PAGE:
Pre Eclampsia

Organic food may cause fewer pre-eclampsia cases

Pregnant women who often eat organic vegetables have a lower risk of pre-eclampsia than women who rarely or never do. This is shown in an article using data from the Norwegian Mother and Child Cohort Study (MoBa) published ...

Sep 16, 2014
popularity0 comments 0

Pre-eclampsia rates on the rise in the US

A latest study by researchers at the Mailman School of Public Health and Columbia University Medical Center reports that pre-eclampsia, characterized by an elevation in the blood pressure and excess protein in the urine of ...

Nov 21, 2013
popularity0 comments 0

Pre-eclampsia or preeclampsia is a medical condition in which hypertension arises in pregnancy (pregnancy-induced hypertension) in association with significant amounts of protein in the urine.

Pre-eclampsia refers to a set of symptoms rather than any causative factor, and there are many different causes for the condition. It appears likely that there are substances from the placenta that can cause endothelial dysfunction in the maternal blood vessels of susceptible women. While blood pressure elevation is the most visible sign of the disease, it involves generalized damage to the maternal endothelium, kidneys, and liver, with the release of vasoconstrictive factors being secondary to the original damage.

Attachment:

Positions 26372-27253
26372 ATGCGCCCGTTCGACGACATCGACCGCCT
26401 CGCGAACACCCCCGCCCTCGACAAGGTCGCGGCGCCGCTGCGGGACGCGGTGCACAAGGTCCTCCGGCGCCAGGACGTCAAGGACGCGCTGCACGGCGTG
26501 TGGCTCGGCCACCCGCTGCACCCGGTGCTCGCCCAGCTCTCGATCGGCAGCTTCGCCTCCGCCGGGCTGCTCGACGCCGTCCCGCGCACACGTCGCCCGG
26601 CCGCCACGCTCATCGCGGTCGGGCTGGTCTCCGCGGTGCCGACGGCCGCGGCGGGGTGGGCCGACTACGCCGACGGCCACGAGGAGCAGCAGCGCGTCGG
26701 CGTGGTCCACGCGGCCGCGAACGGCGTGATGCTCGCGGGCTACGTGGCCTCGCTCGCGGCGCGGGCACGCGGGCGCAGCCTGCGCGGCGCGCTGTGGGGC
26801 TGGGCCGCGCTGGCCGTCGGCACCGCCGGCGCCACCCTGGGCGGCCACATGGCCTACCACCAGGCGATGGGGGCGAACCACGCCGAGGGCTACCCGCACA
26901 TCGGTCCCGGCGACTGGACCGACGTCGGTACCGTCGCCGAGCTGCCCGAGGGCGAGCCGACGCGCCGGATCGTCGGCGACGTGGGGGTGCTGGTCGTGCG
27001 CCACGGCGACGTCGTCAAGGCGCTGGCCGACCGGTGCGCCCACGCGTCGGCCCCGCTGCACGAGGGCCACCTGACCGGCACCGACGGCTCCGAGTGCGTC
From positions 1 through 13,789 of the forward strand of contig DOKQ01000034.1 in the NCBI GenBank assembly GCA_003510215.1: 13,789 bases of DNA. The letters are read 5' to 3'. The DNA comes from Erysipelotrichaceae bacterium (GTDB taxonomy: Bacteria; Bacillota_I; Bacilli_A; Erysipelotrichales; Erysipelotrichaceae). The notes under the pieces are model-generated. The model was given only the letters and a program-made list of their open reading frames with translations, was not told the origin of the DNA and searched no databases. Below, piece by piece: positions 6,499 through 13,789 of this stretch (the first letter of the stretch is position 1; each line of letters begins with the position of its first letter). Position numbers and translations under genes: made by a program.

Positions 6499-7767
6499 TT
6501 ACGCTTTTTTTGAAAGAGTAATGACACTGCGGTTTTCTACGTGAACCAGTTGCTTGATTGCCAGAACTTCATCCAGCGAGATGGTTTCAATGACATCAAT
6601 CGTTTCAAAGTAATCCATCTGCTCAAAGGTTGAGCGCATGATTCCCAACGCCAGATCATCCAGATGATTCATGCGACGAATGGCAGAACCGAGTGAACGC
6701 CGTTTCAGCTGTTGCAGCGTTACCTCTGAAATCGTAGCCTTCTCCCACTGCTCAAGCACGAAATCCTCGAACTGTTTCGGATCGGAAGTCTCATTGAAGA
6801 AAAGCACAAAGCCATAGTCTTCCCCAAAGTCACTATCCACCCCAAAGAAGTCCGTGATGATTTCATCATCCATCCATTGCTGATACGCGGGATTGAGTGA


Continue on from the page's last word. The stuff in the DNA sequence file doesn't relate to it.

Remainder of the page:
Pre-eclampsia may develop from 20 weeks gestation (it is considered early onset before 32 weeks, which is associated with increased morbidity). Its progress differs among patients; most cases are diagnosed pre-term. Pre-eclampsia may also occur up to six weeks post-partum. Apart from Caesarean section or induction of labor (and therefore delivery of the placenta), there is no known cure. It is the most common of the dangerous pregnancy complications; it may affect both the mother and the unborn child.

This text uses material from Wikipedia licensed under CC BY-SA

Latest Spotlight News

High-fat diet starves the brain

A high-fat diet of three days in mice leads to a reduction in the amount of glucose that reaches the brain. This finding was reported by a Research Group led by Jens Brüning, Director at the Max Planck Institute for Metabolism ...

Action recognition without mirror neurons

When someone stands opposite us and purposefully raises their arm to make some kind of movement, our brain asks itself whether they intend to attack us or, perhaps, simply greet us. Scientists from the Department of Human ...

Lifestyle has a strong impact on intestinal bacteria

Everything you eat or drink affects your intestinal bacteria, and is likely to have an impact on your health. That is the finding of a large-scale study led by RUG/UMCG geneticist Cisca Wijmenga into the effect of food and ...